Searching over 5,500,000 cases.


searching
Buy This Entire Record For $7.95

Download the entire decision to receive the complete text, official citation,
docket number, dissents and concurrences, and footnotes for this case.

Learn more about what you receive with purchase of this case.

Griffin v. Hartford Life & Accident Insurance Co.

United States District Court, W.D. Virginia, Lynchburg Division

January 25, 2017

Scott Griffin, Plaintiff,
v.
Hartford Life & Accident Insurance Company, Defendant.

          MEMORANDUM OPINION

          Norman K. Moon, Judge

         This matter is before the Court upon cross motions for summary judgment. (Dkts. 78 & 79). The controversy in this case revolves around Defendant's decision to cease providing Plaintiff with disability benefits under a plan governed by the Employee Retirement Income Security Act of 1974 (“ERISA”). Defendant had provided Plaintiff with Long Term Disability (“LTD”) benefits, as well as a Life Insurance Waiver of Premium (“LWOP”) that exempted him from having to pay his life insurance premium while disabled. Defendant had previously determined that Plaintiff was disabled due primarily to spinal ailments. However, Defendant later decided that Plaintiff was no longer disabled and ceased providing either type of benefit. In accordance with the following reasoning, the Court will hold that Defendant's termination of benefits decision was proper. Thus, Defendant's motion for summary judgment will be granted, while Plaintiff's will be denied.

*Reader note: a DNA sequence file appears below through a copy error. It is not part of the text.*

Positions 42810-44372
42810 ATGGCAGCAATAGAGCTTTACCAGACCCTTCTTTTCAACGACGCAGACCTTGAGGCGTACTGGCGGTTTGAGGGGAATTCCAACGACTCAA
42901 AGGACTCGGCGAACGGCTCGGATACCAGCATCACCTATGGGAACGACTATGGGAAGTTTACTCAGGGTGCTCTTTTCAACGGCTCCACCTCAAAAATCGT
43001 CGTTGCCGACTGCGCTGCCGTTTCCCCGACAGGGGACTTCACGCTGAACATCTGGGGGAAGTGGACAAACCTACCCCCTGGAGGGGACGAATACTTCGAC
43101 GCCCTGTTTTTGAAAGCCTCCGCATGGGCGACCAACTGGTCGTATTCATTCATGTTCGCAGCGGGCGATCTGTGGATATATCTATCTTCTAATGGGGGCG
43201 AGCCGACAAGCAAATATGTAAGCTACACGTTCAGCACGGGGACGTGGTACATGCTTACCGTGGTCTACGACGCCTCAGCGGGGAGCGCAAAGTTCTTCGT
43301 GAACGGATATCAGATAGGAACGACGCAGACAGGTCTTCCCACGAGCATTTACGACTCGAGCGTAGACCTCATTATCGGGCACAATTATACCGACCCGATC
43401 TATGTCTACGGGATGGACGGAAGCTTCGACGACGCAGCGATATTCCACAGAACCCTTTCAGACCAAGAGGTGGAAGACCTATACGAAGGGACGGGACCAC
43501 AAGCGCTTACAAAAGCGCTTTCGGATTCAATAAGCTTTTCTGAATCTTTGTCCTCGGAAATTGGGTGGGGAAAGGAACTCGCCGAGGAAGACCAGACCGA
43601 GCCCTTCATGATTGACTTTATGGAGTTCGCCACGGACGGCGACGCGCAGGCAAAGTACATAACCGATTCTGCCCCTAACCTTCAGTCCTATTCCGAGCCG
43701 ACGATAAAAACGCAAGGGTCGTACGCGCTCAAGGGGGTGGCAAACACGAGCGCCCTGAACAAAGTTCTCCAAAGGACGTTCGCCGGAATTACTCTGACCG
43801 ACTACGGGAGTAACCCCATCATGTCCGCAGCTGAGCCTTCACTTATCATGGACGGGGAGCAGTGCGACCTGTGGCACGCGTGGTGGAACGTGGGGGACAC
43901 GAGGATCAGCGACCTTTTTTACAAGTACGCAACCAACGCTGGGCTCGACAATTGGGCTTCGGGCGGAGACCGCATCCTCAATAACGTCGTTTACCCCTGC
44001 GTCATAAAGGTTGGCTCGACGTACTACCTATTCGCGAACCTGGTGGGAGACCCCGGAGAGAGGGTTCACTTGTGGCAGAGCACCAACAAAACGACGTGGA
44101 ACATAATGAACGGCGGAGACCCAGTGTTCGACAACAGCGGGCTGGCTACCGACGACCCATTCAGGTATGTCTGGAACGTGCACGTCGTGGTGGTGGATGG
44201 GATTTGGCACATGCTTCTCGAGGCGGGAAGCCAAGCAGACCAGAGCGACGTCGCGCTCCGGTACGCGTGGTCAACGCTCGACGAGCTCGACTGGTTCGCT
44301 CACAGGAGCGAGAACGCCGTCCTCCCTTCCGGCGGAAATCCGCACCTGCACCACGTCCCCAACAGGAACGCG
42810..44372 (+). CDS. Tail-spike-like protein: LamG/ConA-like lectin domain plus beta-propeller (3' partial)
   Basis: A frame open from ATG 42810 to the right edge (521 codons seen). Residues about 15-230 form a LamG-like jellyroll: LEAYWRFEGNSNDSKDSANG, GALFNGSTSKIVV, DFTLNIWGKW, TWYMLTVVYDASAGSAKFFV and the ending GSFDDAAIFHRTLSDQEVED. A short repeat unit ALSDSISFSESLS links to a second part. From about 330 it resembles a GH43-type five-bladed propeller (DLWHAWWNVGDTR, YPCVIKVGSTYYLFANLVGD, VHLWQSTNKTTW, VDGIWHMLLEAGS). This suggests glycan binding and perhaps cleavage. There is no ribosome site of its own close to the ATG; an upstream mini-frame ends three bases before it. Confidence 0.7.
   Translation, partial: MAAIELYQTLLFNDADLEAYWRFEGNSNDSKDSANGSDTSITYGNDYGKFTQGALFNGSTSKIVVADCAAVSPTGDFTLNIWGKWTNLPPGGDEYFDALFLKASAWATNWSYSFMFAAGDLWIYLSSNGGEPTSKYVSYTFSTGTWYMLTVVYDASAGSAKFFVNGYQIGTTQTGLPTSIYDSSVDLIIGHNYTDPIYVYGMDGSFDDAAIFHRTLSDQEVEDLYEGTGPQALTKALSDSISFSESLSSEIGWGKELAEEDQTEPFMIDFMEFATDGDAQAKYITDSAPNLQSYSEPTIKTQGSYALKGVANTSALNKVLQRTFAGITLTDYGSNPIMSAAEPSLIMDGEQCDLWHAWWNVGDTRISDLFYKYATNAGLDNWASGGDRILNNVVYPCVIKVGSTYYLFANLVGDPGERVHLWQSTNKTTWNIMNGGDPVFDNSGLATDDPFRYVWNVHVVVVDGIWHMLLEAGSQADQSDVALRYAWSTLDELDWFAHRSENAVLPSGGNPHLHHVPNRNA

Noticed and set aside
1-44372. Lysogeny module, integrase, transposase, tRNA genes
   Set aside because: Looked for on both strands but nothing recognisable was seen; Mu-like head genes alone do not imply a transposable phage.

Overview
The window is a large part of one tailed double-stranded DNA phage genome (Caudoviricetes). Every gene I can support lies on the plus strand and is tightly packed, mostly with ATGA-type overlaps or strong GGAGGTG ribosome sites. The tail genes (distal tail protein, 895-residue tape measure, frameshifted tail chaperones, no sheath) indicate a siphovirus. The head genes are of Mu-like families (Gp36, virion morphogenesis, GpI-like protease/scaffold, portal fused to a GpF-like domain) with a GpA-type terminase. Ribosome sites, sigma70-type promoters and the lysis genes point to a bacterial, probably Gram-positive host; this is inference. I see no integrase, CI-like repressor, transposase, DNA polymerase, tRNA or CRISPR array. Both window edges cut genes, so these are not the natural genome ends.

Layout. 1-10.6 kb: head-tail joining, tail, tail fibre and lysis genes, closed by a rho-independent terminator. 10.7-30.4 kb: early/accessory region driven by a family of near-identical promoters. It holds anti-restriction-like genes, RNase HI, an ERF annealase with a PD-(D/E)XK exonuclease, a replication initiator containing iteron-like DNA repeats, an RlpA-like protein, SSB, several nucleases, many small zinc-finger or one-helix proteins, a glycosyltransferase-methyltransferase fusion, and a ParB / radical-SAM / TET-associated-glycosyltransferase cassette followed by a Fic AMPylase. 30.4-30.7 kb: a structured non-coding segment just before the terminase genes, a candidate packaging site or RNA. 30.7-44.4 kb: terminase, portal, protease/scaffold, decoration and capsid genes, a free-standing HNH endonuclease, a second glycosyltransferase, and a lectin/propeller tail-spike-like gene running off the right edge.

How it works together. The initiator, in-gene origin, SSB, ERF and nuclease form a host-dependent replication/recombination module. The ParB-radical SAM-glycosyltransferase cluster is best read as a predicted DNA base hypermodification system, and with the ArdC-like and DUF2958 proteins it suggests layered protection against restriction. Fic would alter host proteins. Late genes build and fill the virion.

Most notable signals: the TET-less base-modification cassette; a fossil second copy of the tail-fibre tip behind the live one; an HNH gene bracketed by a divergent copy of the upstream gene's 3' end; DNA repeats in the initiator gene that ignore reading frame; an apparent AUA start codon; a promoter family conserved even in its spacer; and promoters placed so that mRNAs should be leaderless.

I. Statement of Undisputed Facts [1]

         a. The Benefits Plan

         Plaintiff was employed at MedQuist Transcripts, Ltd. (“Medquist”) from 2010 to 2012. (AR 185, 206). Defendant provided policies (the “Policies”) for life insurance and disability benefits that Medquist offered to employees such as Plaintiff under the terms of its employee welfare benefit plan. (See AR 38-61). The Policies vested Defendant with full discretionary authority to interpret their provisions and provide benefits accordingly. (AR 51). The Policies initially contained different definitions of “disabled” under for LTD and LWOP. The LTD policy employed the “own occupation” definition, while the LWOP interpreted disability to mean being prevented from doing “any occupation.” (AR 52; AR 72). Later, the definition for disability under the LTD policy changed to “any occupation” as well. (AR 257). Additionally, the Policies contained several provisions which Defendant claims indicate that the beneficiary had the obligation of establishing his own disability if he wished to receive benefits.[2]

         b. Timeline of Events